Peak Farmland Is an Ecological Imperative

A Response to Breakthrough’s Essay on Precision Agriculture

Along with rapidly reducing greenhouse gas emissions, reaching ‘peak farmland’ is probably the world’s most important environmental objective. However, it is far less well-known, and is not advocated as a target to my knowledge by any major environmental organisation. The reason for this is doubtless because most of the agricultural policies long advocated by the green movement would serve to take us further away from peak farmland rather than towards it.

It should be fairly obvious why peaking farmland expansion is important. Biodiversity loss ranks alongside climate change as an existential threat to the Earth’s ecological systems, and conversion of land to agriculture and the resultant loss of habitat is in turn the greatest single threat to biodiversity. There is no prospect of sparing large areas of wilderness from the curse of the plough without halting the conversion of nature to human-oriented agriculture.

It’s either peak farmland or zero rainforest: our choice.

 

For full essay, click here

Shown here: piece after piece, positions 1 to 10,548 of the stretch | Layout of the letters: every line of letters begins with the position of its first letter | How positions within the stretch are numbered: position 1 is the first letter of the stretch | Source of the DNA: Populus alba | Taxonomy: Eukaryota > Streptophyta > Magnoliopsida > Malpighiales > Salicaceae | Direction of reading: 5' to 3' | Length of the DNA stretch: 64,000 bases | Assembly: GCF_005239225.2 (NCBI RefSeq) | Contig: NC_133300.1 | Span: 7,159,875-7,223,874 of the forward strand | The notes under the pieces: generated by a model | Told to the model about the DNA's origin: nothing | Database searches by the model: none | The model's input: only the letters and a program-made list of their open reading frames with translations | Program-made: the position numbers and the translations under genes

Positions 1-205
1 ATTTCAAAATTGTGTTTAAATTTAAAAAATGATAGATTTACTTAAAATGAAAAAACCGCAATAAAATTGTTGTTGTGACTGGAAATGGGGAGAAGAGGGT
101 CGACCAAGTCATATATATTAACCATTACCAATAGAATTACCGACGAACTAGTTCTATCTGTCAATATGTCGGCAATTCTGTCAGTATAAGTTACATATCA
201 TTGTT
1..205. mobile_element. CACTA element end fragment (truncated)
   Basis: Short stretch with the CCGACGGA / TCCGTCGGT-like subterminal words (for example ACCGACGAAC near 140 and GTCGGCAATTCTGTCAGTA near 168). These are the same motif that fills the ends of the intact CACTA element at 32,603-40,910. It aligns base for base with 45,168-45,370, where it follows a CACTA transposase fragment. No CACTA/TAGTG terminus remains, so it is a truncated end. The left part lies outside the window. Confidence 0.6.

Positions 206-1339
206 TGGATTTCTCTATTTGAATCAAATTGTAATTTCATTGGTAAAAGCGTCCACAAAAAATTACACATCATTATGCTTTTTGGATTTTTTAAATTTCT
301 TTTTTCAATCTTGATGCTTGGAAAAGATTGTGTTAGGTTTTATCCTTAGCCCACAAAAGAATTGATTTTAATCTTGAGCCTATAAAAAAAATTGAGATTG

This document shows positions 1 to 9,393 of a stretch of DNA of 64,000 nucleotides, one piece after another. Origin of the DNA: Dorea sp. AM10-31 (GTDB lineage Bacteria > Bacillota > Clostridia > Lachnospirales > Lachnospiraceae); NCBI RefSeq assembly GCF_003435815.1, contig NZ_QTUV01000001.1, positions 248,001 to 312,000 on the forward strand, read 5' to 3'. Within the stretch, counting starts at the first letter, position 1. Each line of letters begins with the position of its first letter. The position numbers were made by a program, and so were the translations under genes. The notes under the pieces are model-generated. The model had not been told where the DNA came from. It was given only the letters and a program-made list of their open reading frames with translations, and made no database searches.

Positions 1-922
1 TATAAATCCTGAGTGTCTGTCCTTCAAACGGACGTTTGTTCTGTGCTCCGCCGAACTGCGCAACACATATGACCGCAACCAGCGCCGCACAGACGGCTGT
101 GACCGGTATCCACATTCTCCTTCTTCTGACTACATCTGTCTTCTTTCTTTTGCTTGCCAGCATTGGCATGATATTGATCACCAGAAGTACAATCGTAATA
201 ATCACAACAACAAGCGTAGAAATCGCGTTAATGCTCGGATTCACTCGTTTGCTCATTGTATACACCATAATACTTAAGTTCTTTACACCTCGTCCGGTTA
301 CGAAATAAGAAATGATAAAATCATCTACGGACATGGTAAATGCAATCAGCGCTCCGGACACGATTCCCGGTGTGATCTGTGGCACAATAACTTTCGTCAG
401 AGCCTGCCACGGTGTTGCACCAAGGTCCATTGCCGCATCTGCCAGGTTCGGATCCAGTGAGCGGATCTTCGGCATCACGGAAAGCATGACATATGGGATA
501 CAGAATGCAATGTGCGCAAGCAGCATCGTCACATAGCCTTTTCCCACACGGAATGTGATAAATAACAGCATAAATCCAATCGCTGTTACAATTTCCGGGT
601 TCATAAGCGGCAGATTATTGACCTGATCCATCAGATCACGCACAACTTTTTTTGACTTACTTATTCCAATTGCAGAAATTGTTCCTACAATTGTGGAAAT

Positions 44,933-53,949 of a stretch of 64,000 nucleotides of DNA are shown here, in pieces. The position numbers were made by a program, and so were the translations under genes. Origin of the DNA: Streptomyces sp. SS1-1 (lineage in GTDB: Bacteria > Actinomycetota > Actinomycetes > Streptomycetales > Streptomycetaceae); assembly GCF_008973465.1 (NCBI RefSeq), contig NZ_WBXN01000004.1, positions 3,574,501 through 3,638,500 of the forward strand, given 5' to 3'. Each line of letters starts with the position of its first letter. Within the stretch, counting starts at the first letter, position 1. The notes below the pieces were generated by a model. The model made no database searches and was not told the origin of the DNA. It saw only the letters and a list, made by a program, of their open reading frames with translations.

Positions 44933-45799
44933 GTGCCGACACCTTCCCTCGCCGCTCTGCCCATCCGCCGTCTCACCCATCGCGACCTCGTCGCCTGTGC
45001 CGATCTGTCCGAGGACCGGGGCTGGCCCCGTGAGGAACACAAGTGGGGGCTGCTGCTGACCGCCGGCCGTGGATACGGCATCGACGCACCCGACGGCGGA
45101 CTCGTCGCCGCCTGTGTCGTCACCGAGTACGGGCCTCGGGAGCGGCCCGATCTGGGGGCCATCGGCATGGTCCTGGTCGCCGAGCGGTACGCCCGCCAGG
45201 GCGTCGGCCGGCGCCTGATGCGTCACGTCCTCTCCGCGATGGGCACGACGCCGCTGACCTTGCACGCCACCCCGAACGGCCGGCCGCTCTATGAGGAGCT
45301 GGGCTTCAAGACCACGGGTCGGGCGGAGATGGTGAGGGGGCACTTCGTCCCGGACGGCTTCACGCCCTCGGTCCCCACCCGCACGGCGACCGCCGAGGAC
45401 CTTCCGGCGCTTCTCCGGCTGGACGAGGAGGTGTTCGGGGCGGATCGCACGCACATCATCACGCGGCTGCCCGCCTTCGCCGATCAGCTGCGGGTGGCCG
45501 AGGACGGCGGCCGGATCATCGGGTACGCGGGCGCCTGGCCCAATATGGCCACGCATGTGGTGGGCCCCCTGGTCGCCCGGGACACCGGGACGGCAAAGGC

https://thebreakthrough.org/index.php/issues/the-future-of-food/responses-is-precision-agriculture-the-way-to-peak-cropland/peak-farmland-is-an-ecological-imperative

1 Comment

  1. Scott Strough

    If what you mean by peak farmland includes soil degradation, then we already passed that hurdle.

    https://www.nrcs.usda.gov/wps/portal/nrcs/detail/soils/use/?cid=nrcs142p2_054028

    https://www.scientificamerican.com/article/only-60-years-of-farming-left-if-soil-degradation-continues/

    Of course the biggest problem we have is journalists that are not knowledgeable thinking they can advise people to just go Vegan and then all the agrochemicals that are causing agriculture to be unsustainable will magically become sustainable then.

    They won’t do anything but make the problem even worse.

    “As the small trickle of results grows into an avalanche — as is now happening overseas — it will soon be realized that the animal is our farming partner and no practice and no knowledge which ignores this fact will contribute anything to human welfare or indeed will have any chance either of usefulness or of survival.” Sir Albert Howard

    Reply

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